In all cases landing gear and insides of the wheel wells were the same color as the undersides. What appears to be bare metal on all leading edges in reality was paint on aluminum basis.

The recce F9F-8P is shown in white and red color. White is correct, but as these Cougars are from the Photographic School in Florida they should have had the standard trainer scheme "Insignia White" and "Orange Yellow" (FS 12197). Before applying the latter paint I applied a thick coat of White to make all those little holes trying to represent rivets less obvious. The real Cougar was glass smooth, not a single rivetwas to be seen. Another case of gross overdetailing. Orange color was mixed from Revell 12 Yellow and 34 Red according to a paint chip of the original color. High gloss sheen slightly toned down after the decals were applied.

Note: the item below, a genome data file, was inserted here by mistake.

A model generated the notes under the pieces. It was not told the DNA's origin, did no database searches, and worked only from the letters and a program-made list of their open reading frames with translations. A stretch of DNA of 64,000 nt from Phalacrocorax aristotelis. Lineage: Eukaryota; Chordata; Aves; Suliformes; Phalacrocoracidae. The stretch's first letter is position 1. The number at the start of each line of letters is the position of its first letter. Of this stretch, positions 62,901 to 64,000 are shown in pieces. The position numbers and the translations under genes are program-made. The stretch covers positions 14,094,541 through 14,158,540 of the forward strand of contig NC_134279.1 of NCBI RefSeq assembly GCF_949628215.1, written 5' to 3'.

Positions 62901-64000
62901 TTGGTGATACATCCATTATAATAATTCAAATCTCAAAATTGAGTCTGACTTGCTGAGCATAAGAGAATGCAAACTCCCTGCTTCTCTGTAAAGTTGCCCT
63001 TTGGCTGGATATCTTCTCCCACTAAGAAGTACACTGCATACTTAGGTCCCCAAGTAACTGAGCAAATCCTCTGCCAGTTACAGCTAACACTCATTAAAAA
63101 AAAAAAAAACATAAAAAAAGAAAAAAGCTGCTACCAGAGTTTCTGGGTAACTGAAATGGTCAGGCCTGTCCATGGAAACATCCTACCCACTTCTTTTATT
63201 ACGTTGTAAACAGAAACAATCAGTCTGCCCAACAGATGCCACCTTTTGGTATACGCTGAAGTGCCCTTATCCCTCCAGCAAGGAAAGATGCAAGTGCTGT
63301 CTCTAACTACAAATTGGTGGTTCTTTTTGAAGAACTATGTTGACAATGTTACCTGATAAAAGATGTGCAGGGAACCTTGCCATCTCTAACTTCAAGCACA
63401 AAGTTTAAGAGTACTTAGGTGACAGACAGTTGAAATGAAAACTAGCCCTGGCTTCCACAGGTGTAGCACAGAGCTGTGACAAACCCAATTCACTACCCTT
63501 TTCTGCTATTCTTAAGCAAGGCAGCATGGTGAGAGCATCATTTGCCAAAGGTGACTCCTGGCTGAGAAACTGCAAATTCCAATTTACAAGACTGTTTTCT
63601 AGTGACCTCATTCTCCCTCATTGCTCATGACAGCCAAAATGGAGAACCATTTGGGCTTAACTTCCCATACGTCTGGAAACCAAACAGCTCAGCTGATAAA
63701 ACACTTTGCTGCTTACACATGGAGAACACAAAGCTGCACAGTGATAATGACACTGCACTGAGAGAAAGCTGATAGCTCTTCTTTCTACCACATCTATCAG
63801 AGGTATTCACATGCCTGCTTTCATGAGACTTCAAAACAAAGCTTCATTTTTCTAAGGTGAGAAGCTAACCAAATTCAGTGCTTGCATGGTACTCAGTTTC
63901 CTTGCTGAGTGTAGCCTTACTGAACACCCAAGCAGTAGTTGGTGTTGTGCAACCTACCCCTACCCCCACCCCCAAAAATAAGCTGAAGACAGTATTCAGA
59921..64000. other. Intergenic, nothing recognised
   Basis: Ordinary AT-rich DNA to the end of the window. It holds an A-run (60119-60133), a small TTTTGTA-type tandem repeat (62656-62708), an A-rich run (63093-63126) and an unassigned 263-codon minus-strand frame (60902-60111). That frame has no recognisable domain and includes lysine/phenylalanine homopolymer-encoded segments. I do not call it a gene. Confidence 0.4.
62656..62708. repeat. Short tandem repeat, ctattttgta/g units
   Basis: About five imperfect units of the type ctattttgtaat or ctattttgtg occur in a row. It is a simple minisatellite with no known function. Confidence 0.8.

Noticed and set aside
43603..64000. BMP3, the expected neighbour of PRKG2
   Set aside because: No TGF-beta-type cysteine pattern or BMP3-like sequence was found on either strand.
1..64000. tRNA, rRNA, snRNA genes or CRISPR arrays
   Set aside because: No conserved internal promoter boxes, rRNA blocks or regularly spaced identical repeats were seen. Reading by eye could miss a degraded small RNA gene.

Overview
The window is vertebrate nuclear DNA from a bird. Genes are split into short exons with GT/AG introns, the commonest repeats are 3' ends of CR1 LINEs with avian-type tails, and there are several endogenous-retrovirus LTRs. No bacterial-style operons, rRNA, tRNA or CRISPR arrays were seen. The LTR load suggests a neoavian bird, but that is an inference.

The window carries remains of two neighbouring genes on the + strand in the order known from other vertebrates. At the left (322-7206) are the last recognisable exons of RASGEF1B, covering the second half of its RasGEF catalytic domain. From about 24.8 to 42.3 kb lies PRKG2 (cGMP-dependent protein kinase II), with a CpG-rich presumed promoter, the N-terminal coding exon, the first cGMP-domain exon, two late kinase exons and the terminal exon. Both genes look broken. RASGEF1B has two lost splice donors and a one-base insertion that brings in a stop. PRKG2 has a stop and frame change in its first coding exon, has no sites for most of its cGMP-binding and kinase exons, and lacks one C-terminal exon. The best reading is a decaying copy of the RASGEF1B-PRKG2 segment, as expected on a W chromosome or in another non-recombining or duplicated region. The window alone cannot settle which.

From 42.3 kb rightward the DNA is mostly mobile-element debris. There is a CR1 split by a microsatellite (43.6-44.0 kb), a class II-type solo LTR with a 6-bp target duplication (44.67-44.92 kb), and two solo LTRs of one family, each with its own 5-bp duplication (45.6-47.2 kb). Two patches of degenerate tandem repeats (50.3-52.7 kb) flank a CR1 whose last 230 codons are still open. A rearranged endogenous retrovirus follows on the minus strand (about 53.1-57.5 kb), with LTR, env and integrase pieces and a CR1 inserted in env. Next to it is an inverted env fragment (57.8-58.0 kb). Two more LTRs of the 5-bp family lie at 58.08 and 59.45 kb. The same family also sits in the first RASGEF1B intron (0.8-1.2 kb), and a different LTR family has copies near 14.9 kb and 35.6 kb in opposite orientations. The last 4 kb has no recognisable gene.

As the maintenance and warning inscriptions are a little bit on the big side I used only a few to prevent an ad poster appearance.

As I wanted to show a miniture replica of a F8F-8P Cougar and not a piece of art there is nearly no "ageing" and definitely no chipped paint to be seen.  Bleached paint maybe, but nothing more. In The US Navy corrosion prevention is mandatory and as it is usual in other cases too mechanics like to present their aircraft in an as good as possible condition.

All in all: This kit makes your mouth water, but at a closer look not everything makes sense and not everything is correct. A great chance was given away.